A Preliminary notice also known as a Notice to Owner (NTO) is a legal document that lets the owner, general contractor, and other recipients on the Notice of Commencement of a construction project know that a contractor, sub-contractor, materials provider, or other party is furnishing labor and/or material and securing their right to file a Mechanics lien in the event they don't get paid.
This notice to owner is not a Mechanics lien, but rather a way to secure the right to file a lien.
Why should you send a Preliminary Notice/Notice to Owner?
4 reasons why sending a preliminary notice/Notice to owner (NTO) is important.
- The primary reason to send a preliminary notice/Notice to Owner (NTO) is to secure your lien and/or bond claim rights in the event of nonpayment.
- A preliminary notice/Notice to Owner (NTO) let's your customer know that you are informed of the lien process and want to be paid on your terms, not their terms.
- Sending a preliminary notice is a common business practice.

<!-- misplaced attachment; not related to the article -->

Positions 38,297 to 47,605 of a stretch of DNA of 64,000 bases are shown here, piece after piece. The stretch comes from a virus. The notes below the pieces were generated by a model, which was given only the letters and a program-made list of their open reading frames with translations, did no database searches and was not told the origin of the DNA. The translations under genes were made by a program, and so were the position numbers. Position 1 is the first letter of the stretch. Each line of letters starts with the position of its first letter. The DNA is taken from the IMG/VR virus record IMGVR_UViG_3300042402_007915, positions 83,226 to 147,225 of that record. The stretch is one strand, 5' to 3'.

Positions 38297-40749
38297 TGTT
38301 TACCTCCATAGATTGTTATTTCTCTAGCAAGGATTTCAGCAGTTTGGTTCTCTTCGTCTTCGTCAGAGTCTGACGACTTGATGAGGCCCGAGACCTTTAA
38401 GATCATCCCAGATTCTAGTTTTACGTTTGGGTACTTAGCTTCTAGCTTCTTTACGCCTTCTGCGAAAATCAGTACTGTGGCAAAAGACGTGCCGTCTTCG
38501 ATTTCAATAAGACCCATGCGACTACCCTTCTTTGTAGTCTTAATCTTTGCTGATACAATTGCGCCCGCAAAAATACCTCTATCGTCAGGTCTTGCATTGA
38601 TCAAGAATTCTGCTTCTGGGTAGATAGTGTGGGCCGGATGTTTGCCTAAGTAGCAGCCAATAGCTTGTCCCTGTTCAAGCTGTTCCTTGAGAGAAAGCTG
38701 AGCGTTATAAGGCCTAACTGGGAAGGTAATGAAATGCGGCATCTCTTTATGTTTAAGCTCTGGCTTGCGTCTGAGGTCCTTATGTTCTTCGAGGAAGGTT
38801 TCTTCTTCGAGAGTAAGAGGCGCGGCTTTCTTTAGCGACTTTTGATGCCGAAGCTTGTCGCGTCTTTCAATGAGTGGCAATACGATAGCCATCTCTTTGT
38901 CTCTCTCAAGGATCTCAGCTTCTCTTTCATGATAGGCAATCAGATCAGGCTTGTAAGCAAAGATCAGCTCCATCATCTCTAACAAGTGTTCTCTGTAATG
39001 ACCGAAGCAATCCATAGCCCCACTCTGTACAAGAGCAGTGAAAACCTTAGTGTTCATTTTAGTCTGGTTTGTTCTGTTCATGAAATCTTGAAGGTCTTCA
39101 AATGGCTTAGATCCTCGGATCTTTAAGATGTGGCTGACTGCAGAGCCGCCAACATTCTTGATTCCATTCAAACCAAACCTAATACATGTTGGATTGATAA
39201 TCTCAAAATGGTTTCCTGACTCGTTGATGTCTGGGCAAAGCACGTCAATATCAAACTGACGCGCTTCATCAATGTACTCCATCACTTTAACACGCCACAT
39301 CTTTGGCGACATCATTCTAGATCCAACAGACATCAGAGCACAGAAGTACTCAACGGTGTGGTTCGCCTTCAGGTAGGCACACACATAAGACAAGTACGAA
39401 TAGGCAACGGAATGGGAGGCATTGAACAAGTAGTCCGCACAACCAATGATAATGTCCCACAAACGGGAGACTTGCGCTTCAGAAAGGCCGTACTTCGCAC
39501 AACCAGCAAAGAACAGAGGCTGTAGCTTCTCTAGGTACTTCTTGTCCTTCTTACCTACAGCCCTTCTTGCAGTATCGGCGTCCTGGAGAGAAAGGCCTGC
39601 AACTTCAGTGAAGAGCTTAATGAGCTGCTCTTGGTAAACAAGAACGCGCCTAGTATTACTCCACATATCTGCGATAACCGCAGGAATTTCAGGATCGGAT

- This notice is NOT a reflection on the integrity of your contractor or their subcontractors. It is merely a letter informing all parties that you are furnishing labor and/or material to the project.
Is it possible to File a Mechanics Lien Without a Preliminary Notice in Florida?
Yes, in the state of Florida you can file a Mechanics lien for nonpayment if you have a direct agreement (whether verbal or written) with the owner of the property.
However, if you are not working directly for the owner and are a subcontractor, sub-sub, or supplier you are required in the state of Florida to send a preliminary notice/notice to owner to secure your right to lien the property in the event of nonpayment. Remember a notice to owner must be received not sent by the 45day from first furnishing Private Projects.
What are the Preliminary Notice Exceptions?
Private Construction Projects
If you are working on private construction projects, below are the exceptions:
Architects, landscape architects, interior designers, engineers, or surveyors and mappers are not required to send Florida Notice to Owner forms to secure their lien rights. (§713.03)
Public Construction Projects
If you are working on public construction projects, below are the exceptions:
- A claimant having a direct contractual relationship with the contractor holding the bond is not required to send a preliminary notice/notice to owner. That being said, it’s highly recommended to still send your Notice to Owner.
Best business practices, it is best to send a preliminary notice/notice to owner (NTO) at the beginning of the project to secure your lien rights. Don’t delay!